For as long as I can remember, I’ve had faith. For as long as I can remember, I’ve had trust. If one knew the history of my life, they would wonder how this little girl escaped the clutches of the enemy and rose above the curse that was surely attached to my childhood. My self-diagnosis ……. God.
One of the earliest memories I have, which happens to be one of the last childhood memories of my mother, is well before kindergarten, which at that time started when you were about six years old. I remember my mother, coming to the back yard as I was standing on the highest place I could find. I strove to find the closest place to God I could ……… a 4×4 piece of scrap wood I had put on an overturned 2 quart pot my mother had given me to “mix” ingredients for mud pies.
Out of the blue, she appeared. She stood at the back door with this weird look on her face, a puzzlement to me that looked like a swirl of love and question. I wondered if I was in trouble. She raced to me and gave me the biggest hug and the best kisses a kid could ask for. She said, “Mrs. Cratz from across the street just called and said you were singing at the top of your lungs!” I thought for sure I was in trouble, despite the hugs and kisses. If I had disturbed the neighbors, it was surely a serious offense. My mother said, “Mrs. Cratz said you were so beautifully singing, “At the Cross,” that she was moved to tears.” I would imagine there was no beauty in the notes at the belting of my song, perhaps it was simply the words.
I later learned, I was four years old.
Directly across the street from our little house, was a small Baptist church. When I say “across the street,” I mean about 8-10 adult paces. We lived in a very tiny town. This was my place of refuge. I loved God. I loved the people who loved God, and apparently, by the time I was four, I was dressing myself in my finest and attending church by myself. I remember one time I couldn’t find any clean underwear, so I wore my brothers, haha. I was scolded for this when I got home, but it was worth not missing Sunday morning church! Oh, how I loved those songs! They spoke to me, ministered to me. At the time, I didn’t know why. I didn’t realize the circumstances I was in were abnormal and potentially life altering. I just knew, I loved God!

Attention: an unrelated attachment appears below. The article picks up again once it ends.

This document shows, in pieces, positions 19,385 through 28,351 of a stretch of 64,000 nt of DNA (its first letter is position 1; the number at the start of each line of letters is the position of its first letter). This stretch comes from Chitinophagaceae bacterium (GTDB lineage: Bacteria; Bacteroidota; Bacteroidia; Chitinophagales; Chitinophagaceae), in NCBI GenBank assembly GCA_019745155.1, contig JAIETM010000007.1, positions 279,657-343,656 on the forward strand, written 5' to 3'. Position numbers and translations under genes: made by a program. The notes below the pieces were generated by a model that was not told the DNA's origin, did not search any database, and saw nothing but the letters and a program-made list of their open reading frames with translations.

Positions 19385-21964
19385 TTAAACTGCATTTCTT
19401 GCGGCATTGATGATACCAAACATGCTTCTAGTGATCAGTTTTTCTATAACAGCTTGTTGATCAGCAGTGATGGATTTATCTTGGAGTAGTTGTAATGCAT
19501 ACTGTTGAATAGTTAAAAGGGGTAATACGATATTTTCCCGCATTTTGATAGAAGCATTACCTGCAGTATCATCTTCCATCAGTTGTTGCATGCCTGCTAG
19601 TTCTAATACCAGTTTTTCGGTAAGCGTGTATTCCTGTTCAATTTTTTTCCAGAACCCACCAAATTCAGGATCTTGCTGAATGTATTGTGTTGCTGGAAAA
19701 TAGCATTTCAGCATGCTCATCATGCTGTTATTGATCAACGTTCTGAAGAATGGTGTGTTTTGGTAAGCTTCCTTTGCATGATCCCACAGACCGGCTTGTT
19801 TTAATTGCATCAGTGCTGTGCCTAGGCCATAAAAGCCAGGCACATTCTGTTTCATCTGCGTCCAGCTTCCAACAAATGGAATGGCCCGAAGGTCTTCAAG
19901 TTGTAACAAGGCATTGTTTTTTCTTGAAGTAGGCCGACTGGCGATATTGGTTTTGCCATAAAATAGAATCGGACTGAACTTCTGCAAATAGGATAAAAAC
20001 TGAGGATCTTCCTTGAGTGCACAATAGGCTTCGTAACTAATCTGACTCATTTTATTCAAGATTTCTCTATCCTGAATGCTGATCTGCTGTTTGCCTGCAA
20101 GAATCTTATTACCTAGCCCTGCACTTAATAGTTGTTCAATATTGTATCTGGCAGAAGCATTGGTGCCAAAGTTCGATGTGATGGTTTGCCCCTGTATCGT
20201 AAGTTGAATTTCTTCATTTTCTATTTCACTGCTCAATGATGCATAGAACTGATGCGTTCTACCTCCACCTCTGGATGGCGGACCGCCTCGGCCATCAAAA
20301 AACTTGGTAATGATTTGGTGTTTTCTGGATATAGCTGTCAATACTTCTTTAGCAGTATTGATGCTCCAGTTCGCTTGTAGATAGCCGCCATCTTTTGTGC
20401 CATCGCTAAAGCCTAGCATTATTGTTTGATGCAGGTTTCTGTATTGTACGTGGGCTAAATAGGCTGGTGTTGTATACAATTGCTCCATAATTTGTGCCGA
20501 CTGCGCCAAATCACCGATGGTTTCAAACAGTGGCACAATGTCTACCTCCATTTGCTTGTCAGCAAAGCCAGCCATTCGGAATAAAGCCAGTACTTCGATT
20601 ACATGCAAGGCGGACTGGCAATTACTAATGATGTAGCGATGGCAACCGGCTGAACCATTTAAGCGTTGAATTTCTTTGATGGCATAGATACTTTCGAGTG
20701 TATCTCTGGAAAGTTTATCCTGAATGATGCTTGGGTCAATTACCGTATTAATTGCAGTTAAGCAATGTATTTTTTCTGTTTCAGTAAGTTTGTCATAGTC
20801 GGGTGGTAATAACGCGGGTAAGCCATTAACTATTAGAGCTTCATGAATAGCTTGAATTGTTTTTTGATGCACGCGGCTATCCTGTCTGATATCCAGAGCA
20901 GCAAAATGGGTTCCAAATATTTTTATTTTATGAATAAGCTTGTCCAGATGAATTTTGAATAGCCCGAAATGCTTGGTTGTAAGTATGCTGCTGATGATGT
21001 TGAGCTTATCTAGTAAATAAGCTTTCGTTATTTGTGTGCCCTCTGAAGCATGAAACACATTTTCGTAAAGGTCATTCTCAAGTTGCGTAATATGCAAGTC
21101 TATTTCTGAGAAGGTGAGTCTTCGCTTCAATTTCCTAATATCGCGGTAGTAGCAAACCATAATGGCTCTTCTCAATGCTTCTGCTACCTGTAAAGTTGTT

This was my saving grace.
Life happened, as it unrealistically does. I went through some hard, horrible, and terrible things. They were not exclusive, my siblings experienced them as well and in no way have I ever felt singled out, like I was the only one, or had feelings of “poor pitiful me.”
Save your pity for someone who needs it, I’m an overcomer!
Then I was married. Then I had kids. Still, my burdens were light. As I worked my way through my horrors as a child, I sought God, my heart needed Him. Before I ever knew salvation, He was all I had ever known. Marriage brought new challenges, but my children brought new opportunities. A gift, a second chance to change that curse of childhood, to do better. I was committed. I was determined.
As a young adult and mother in the Christian community, I would often hear older folks say, “I wish Jesus would just come back now.” I admired and looked up to these people, but in my heart, I didn’t feel the same. That made me feel guilty, lacking spiritually somehow. In truth, I wanted to see my three handsome boys become men. As a homeschooling, dedicated mom, I wanted to see the fruits of my labor come to pass. I wanted to see marriages, grandchildren ……. I wanted to see my babies flourish. I knew this was a selfish thing, somehow, somewhere. But I couldn’t deny, it was how I truly felt.
Today, almost twenty years later, so much has been experienced since the days of naivety and innocence. My view has changed drastically.
My son, nine tender years of age, asks me, “Isn’t Jesus coming back soon, Mama?”
The days of levity and carefree illusions are past. Sam sees what I see. We both see what the elders of my day must have seen. Devastation on a personal level, of drugs and sin in those we love. I see siblings struggle with past issues that has led them down a different path. They have often asked me how I turned out so normal when everyone else seems to be such a mess. I used to feel guilty about that, honestly. And hey, I’m not really that normal. I’ve strayed, made mistakes, done some really stupid things, but I’ve always had God. And that’s what I tell them.
On the news Sam sees innocence lost in that beautiful twelve year old girl forced to execute a Christian at the hands of masked, horrid men, proclaiming god’s will. He sees a Godless people, forcing the Godly to prove their right, prove their faith, and fight for their freedom. It disturbs his spirit and makes him angry.
My son, is truly the son of his mother.
In my youth, when I could not justify for my personal, selfish reasons, the feelings of my elders ….. Now I pray ….. NOW, as they did. “Jesus, come quickly!” I beg forgiveness for my selfish and worldly desires to see my children reach maturity. To not have one more day I worry about my heartsick loved ones, to not have one more feeling of insufficiency, to know that not one more Christian, one more person, is taken, or sacrificed for their belief in MY JESUS ……. To BE with God, converse with Noah, and walk with Jesus …… Now THAT my friends, is living!
And so, many years later, I realize ….. at four years old, Jesus held me close to his breast, cared for me, protected me. For that was when, “I first saw the light. And the BURDENS of my heart rolled away.” Burdens I didn’t even know I carried.
It was there by faith, I received my sight.
~ Sandra K. Yates